Caesars plans $180 million renovation of Bill's Gamblin' Hall & Saloon

Caesars Entertainment Corp. plans a $180 million renovation of Bill's Gamblin' Hall & Saloon, which includes adding a rooftop pool deck and nightclub attraction overlooking the Strip.

The casino operator is working to raise the money required for remodeling of the casino, formerly known as the Barbary Coast. The company also reached an agreement recently with nightclub operator Victor Drai to develop a concept for the Strip casino.

Caesars Entertainment Chairman Gary Loveman spelled out the casino giant's remodeling plans and its general financial picture during an hourlong presentation late Tuesday in the Empress Court restaurant at Caesars Palace.

The renovation would include remodeling the hotel's 198 rooms and its 17,200-square-foot casino. It could lead to a new name. The casino, across Las Vegas Boulevard from Caesars Palace, was built in 1979 by Michael Gaughan at a cost of $11.5 million, and its planned redesign comes as Caesars is spending $550 million on The Linq, a 300,000-square-foot retail, dining and entertainment district that includes a 550-foot-tall observation wheel as its centerpiece. That project, which includes redevelopment of the Imperial Palace as The Quad Resort and Casino, is in the same block as Bill's.

Loveman told the invited group of investors and analysts, most of whom were in Las Vegas to attend the Global Gaming Expo, that Caesars is undertaking expansion and renovation projects in key markets, primarily with partners, to increase cash flow.

"We need to find new channels which require us to spend much less capital," Loveman said.

He also said Caesars was planning "an extensive" hotel room renovation for many of its properties in Las Vegas.


Caesars Entertainment is the world's largest casino operator, with 53 casinos in 13 states and seven countries. In Nevada, Caesars has 15 properties, including 10 on or near the Strip, such as Caesars Palace, Rio, Harrah's, Bally's and Planet Hollywood Resort. Caesars operates 42,000 hotel rooms worldwide and more than 3 million square feet of casino space.

Much of the discussion focused on Caesars Entertainment's capital structure. The company has almost $20 billion in long-term debt, but the most pressing obligations don't come due until 2015. Most of the debt was accumulated when Caesars was bought out by private equity investors in 2008, right before the nation's economy tanked. The move turned out to be "ill-timed," Loveman said.

"It left the company with a capital structure that was architected in a boom period that has to be managed in a much more difficult period," Loveman said. "This is a very sound, very profitable company with respect to its operations."

Caesars has experienced two straight quarterly losses totaling more than $522 million in the first half of 2012. In the past 24 months, however, the company has worked to extend due dates of its corporate bonds by several years, buying time but paying higher interest.

Loveman said Caesars could take steps to reduce the corporate debt, including raising money from its private equity investors to repurchase debt at a discount.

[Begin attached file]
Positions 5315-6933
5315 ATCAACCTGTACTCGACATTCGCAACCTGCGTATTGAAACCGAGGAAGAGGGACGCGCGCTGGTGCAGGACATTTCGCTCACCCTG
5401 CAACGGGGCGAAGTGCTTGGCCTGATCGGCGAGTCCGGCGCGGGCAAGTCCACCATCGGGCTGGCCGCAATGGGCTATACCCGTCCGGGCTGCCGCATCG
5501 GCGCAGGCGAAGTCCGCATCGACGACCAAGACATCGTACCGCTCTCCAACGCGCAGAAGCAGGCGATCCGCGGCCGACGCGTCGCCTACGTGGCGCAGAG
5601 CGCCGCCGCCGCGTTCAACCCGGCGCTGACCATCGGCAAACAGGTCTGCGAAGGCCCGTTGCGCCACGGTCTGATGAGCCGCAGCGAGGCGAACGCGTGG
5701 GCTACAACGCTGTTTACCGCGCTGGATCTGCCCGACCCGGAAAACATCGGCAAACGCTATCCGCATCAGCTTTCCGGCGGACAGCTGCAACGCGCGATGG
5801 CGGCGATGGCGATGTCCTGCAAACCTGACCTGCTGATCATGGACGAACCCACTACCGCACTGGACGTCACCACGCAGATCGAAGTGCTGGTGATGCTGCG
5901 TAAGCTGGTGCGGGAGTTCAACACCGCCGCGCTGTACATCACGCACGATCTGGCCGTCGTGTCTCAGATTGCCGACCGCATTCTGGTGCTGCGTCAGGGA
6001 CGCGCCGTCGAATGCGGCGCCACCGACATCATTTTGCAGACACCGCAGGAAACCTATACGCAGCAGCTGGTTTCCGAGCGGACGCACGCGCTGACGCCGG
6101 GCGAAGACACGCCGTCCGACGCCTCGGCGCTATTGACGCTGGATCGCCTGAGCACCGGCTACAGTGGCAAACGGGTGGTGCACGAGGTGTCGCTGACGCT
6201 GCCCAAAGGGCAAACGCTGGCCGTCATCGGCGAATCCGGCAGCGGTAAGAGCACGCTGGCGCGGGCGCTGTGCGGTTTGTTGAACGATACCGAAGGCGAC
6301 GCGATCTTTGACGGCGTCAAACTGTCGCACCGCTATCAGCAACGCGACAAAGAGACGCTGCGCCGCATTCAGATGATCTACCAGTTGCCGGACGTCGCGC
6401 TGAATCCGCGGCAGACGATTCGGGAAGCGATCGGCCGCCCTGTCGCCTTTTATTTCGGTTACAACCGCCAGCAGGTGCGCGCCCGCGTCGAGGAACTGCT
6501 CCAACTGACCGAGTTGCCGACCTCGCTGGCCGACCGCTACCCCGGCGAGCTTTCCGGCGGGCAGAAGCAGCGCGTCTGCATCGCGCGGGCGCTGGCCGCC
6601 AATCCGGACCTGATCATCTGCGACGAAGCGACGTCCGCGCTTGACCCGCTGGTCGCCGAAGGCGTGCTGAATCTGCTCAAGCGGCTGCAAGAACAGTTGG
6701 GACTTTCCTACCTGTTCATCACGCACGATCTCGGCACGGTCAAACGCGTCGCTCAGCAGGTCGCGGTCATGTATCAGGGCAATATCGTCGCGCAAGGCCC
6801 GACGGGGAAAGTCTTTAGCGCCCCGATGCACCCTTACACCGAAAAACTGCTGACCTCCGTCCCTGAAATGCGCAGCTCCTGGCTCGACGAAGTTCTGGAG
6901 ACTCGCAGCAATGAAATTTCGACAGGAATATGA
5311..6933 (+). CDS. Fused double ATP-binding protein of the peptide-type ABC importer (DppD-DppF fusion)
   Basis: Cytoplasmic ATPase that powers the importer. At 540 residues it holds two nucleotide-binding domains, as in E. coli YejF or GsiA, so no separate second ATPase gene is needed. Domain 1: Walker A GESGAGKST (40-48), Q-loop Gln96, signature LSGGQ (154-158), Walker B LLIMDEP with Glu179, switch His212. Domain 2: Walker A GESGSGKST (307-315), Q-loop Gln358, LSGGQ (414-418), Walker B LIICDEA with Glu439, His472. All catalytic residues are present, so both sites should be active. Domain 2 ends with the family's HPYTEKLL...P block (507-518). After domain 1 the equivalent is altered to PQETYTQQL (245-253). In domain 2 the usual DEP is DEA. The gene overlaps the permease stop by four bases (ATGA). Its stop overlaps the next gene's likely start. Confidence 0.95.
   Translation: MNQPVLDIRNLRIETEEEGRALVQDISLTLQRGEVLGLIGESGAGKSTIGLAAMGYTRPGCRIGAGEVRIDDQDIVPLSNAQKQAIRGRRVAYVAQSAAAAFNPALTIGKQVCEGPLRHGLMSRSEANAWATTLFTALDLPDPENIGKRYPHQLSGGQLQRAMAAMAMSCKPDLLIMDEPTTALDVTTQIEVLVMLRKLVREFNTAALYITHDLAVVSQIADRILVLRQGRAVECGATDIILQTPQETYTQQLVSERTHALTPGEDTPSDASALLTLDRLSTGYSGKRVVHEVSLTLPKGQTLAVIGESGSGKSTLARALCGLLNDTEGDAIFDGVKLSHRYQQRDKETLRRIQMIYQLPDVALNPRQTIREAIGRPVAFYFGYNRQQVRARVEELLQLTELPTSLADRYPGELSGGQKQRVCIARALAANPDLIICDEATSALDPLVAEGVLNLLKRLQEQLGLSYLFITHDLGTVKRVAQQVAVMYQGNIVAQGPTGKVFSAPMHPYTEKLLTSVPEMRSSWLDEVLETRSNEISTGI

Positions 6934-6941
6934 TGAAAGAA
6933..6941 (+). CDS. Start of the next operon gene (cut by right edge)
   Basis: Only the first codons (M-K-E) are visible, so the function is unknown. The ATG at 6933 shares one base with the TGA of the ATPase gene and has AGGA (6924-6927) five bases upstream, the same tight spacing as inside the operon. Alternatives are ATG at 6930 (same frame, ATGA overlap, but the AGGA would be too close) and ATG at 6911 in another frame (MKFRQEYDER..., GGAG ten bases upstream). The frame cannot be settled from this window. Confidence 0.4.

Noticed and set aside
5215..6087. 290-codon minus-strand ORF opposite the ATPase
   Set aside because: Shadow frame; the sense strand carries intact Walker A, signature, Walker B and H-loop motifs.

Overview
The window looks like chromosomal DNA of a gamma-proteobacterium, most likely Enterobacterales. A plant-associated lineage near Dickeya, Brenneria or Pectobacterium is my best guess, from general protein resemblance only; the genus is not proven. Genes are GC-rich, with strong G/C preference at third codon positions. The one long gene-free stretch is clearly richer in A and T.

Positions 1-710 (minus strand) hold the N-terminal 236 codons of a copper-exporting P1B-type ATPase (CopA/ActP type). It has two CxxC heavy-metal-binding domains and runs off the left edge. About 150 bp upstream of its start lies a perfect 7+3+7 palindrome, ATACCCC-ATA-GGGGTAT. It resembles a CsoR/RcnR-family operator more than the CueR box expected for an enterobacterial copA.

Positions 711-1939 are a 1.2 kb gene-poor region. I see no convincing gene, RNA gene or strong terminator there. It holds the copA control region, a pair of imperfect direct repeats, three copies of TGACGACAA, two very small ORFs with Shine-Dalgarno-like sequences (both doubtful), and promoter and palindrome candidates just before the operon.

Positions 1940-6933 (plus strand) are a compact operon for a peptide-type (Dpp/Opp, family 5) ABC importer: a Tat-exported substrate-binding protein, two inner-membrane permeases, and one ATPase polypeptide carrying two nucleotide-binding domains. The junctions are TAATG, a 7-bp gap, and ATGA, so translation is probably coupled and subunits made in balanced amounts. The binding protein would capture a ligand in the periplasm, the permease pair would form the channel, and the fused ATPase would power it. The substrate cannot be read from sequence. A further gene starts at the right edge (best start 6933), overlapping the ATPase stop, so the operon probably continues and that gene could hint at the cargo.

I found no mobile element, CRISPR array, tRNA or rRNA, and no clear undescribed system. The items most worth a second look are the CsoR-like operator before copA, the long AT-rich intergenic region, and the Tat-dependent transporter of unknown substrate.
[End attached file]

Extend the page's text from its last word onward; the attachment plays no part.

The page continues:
One option is an initial public offering in Caesars Interactive, a company subsidiary that controls the World Series of Poker, including the live tournament in Las Vegas, circuit events across the United States, a live tournament in Europe and legal online gaming websites in the United Kingdom, France and Italy. Caesars Interactive also controls social gaming ventures through Playtika.


Loveman said the company wouldn't put many of shares of Caesars Interactive on the market and would only do so if shares in social gaming rival Zynga, which have declined 70 percent in value this year, recover.

Caesars hasn't broken out quarterly earnings numbers on Playtika, which is accessed through Facebook and mobile gaming devices. But Loveman said that may change so that investors gain a better understanding of the earnings potential in social gaming, where customers play casino games for free but can make nominal purchases of virtual gaming tokens.

"You will find that the numbers show a very meaningful business," Loveman said.

In Ohio, Caesars opened a casino in Cleveland, is building a casino in Cincinnati and is developing a slot machine casino at a racetrack north of Cleveland. Caesars is also planning a casino in downtown Baltimore and is bidding on potential gaming projects in Boston and Toronto.

One place Loveman said the company won't build is Macau. He said that he has spoken with Chinese officials and that the company, which spent $577 million to acquire a golf course on Macau's Cotai Strip region in 2007, was unlikely to obtain a casino concession.

"I've talked to caddies, I've talked to everyone," Loveman said. "I don't think you're going to see another American casino operator have a very bright future in Macau."

It is the world's largest gaming market, producing $33.5 billion in gaming revenue last year.

"This is a country that doesn't really need the money and they have slowed everything in Macau very substantially," Loveman said. "There will not be another license issued to an American casino operator."